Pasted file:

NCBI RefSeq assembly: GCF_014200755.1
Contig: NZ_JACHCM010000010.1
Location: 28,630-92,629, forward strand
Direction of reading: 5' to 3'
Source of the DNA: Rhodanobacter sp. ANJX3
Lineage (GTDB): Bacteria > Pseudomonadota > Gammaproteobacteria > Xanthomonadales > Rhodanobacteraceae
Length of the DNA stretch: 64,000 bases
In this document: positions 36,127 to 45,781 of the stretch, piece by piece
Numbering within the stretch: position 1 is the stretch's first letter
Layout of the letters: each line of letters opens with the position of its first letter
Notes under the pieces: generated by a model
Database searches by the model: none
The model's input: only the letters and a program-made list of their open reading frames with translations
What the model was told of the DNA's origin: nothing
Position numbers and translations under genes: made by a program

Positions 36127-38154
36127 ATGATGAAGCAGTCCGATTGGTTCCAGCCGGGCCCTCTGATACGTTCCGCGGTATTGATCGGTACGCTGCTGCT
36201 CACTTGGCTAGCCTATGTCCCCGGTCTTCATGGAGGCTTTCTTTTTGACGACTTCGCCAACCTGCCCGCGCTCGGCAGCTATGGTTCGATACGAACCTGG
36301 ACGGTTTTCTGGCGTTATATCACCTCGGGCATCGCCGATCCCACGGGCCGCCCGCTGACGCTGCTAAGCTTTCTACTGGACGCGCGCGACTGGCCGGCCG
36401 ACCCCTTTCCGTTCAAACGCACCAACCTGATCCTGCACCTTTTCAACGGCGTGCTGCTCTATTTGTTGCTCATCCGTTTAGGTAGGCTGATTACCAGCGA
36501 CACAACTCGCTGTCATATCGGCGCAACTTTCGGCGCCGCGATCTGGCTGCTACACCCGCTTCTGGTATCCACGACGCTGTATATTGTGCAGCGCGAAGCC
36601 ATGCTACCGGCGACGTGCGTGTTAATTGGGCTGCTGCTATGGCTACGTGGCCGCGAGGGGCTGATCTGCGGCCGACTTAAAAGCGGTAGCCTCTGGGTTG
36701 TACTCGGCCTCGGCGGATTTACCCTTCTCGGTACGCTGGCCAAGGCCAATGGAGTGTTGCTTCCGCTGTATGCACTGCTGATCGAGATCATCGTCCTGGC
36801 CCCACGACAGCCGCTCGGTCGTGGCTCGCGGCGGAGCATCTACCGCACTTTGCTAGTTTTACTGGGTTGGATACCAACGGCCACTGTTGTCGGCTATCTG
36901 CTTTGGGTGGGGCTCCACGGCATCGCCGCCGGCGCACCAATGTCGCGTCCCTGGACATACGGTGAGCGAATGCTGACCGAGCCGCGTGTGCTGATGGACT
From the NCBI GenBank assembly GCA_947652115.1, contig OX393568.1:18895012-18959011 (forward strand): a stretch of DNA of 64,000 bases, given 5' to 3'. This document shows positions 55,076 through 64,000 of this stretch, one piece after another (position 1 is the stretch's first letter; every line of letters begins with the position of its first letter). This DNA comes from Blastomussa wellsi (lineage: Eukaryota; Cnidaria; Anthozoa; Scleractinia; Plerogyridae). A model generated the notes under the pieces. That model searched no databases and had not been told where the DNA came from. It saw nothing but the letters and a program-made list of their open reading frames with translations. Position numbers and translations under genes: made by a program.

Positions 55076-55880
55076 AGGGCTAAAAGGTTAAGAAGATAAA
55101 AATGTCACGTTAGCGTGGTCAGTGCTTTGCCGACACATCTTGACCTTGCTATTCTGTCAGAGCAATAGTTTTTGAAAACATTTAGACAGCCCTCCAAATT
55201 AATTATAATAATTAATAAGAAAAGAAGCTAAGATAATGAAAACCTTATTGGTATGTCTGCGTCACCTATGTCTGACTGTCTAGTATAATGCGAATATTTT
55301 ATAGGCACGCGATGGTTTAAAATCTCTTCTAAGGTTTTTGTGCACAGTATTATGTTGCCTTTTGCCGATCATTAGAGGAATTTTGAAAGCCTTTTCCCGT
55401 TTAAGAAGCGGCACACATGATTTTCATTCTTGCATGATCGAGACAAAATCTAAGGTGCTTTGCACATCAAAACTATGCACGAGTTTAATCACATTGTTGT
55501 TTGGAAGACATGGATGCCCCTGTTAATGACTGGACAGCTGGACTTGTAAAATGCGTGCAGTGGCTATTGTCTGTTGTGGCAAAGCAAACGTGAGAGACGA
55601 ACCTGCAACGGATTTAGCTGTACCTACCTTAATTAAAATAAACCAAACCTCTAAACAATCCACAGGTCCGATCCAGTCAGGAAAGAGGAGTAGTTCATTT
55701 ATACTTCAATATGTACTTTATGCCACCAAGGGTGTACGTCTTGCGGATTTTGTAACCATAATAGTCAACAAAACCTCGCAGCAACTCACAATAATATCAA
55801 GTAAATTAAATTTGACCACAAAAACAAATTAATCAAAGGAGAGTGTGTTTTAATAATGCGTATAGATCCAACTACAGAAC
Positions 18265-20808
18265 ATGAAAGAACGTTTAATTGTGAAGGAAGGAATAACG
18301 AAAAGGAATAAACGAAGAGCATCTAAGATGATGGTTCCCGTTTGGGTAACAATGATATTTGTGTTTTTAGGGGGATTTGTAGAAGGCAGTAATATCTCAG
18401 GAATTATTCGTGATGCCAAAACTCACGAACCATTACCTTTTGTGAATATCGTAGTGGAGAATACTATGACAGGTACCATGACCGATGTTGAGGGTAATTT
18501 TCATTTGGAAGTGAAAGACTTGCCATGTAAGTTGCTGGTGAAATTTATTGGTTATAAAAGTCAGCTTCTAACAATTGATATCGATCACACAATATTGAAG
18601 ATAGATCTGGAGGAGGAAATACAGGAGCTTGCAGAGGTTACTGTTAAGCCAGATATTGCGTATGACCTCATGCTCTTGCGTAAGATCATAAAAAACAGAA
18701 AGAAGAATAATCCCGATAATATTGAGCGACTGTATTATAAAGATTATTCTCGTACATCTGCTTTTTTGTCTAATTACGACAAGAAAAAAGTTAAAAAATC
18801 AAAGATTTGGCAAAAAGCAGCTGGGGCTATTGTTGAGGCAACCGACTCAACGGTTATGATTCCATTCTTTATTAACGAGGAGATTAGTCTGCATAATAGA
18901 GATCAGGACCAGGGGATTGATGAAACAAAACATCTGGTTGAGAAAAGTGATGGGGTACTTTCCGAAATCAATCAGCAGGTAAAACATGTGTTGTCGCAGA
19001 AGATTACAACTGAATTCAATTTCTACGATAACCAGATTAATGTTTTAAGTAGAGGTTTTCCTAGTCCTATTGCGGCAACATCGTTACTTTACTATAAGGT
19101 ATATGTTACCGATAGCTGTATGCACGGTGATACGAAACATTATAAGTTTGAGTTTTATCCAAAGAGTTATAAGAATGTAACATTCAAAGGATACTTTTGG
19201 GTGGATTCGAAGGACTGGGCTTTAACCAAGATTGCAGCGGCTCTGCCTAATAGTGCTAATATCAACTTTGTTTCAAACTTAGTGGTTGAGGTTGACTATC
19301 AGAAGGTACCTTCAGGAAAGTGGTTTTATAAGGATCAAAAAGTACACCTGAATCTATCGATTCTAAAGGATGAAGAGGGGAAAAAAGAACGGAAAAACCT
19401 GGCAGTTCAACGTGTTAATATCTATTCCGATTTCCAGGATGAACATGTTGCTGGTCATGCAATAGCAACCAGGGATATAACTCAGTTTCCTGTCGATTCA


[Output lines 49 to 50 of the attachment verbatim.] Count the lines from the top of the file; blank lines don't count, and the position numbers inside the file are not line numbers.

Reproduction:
19301 AGAAGGTACCTTCAGGAAAGTGGTTTTATAAGGATCAAAAAGTACACCTGAATCTATCGATTCTAAAGGATGAAGAGGGGAAAAAAGAACGGAAAAACCT
19401 GGCAGTTCAACGTGTTAATATCTATTCCGATTTCCAGGATGAACATGTTGCTGGTCATGCAATAGCAACCAGGGATATAACTCAGTTTCCTGTCGATTCA